My son, Magne, is taking a driving course this summer. In his first day of class he became fast friends with Jared, a fellow-student who sat in the desk next to him and asked, “So, have you ever been in jail?” My son looked him in the eye, did a double-take to figure out if he was serious, and responded bewilderedly, “No…”
Somehow Jared lighted on the perfect question. Seriously, I think we should all start conversations this way. Consider what this sixteen-year-old already knows:
First, it is never acceptable to begin a conversation with, “Hello. I don’t know you, but I would like to. Tell me a little bit about yourself, beginning with your name.” No, the direct approach renders the speaker socially despised and vulnerable to swift rejection.
Second, household dependents, like children, don’t have the experience in life to ask the variety of introductory questions that most ask on meeting someone new, such as, “What do you do?” or “Where do you work?” Okay, so adults don’t really vary from the occupation question. And that leaves sixteen-year-olds at a disadvantage.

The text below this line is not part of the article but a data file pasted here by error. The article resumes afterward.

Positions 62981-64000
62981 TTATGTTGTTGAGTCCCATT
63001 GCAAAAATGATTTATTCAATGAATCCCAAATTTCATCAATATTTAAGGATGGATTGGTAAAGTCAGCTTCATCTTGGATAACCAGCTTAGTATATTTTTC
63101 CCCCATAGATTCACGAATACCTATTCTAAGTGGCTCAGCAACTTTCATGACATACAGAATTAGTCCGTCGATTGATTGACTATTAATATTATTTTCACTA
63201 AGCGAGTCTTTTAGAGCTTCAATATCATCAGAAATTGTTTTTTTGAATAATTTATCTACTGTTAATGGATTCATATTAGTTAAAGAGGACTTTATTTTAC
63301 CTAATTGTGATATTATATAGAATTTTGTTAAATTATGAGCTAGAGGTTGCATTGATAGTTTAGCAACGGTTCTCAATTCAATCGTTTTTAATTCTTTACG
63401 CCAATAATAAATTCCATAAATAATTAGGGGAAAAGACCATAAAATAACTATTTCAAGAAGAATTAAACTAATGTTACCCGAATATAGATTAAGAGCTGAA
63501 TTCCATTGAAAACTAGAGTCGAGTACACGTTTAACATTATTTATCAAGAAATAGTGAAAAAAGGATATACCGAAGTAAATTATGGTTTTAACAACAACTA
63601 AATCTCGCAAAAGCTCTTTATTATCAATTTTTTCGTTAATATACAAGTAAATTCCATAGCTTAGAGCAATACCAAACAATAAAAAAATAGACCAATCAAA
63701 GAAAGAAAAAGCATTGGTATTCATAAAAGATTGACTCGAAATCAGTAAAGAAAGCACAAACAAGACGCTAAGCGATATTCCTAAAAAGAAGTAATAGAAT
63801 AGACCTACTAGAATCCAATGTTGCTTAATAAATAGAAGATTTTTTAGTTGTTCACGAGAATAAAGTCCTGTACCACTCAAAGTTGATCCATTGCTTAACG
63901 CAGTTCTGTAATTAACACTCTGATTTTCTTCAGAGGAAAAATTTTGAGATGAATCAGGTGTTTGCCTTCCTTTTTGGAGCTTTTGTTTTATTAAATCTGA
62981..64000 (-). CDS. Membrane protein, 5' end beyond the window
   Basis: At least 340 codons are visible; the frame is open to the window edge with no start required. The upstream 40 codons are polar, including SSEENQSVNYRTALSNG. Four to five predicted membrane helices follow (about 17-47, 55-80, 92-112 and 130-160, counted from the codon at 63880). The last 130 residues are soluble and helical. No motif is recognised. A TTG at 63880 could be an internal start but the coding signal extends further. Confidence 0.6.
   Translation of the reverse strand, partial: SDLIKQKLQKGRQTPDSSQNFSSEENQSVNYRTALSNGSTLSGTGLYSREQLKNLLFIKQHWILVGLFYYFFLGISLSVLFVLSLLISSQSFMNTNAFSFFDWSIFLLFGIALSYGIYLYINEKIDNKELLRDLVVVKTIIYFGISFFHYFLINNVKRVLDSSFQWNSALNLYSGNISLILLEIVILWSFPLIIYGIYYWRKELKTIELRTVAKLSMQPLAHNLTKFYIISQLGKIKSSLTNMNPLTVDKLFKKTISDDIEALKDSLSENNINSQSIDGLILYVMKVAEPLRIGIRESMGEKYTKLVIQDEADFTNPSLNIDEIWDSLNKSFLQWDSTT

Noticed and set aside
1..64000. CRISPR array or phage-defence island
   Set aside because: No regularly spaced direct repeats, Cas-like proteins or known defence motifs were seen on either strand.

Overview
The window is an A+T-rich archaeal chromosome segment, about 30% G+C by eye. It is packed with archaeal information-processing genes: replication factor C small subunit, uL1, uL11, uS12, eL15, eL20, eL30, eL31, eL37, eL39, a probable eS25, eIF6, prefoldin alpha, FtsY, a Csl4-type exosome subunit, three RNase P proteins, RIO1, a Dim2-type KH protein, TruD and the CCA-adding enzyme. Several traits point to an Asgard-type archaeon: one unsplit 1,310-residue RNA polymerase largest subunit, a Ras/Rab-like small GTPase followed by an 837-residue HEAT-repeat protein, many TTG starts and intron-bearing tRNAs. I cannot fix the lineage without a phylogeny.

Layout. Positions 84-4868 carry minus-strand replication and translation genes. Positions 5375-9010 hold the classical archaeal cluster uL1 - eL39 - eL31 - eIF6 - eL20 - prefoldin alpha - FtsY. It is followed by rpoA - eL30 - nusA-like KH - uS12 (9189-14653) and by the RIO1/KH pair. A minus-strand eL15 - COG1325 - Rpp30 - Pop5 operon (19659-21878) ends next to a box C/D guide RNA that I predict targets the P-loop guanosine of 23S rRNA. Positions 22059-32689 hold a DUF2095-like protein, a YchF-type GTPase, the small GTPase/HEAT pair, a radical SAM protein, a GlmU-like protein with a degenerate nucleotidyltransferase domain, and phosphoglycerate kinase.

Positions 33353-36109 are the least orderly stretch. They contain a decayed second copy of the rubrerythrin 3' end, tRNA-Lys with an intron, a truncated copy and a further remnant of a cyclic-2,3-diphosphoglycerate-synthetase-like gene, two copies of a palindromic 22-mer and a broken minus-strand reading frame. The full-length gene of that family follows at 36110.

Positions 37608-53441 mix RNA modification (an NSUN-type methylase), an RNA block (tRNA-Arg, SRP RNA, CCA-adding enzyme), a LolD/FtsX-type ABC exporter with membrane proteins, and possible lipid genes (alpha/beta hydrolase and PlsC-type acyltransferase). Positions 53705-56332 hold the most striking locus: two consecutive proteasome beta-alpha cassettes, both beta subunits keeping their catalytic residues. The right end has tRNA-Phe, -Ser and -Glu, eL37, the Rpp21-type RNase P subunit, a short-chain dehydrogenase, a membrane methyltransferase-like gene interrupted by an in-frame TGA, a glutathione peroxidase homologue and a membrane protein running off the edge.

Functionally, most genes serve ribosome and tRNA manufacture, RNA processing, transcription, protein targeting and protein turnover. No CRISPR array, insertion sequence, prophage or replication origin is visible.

Third, once the stranger responds with an answer, Jared has an inside track on this friend’s potential. Sixteen-year-olds who have been to jail are generally less likely to retain their driver’s licenses, meaning they are less likely to be the friend to call when you need a ride somewhere. (Let’s face it; a car doesn’t magically appear once you get a license.)
I doubt Magne thought about any of this at the time. He was just happy to find someone in class who was willing to break the ice. Jared’s approach was somewhat mystifying, but the end result was satisfactory for both boys. Magne now knows there’s a good chance Jared can drive him somewhere.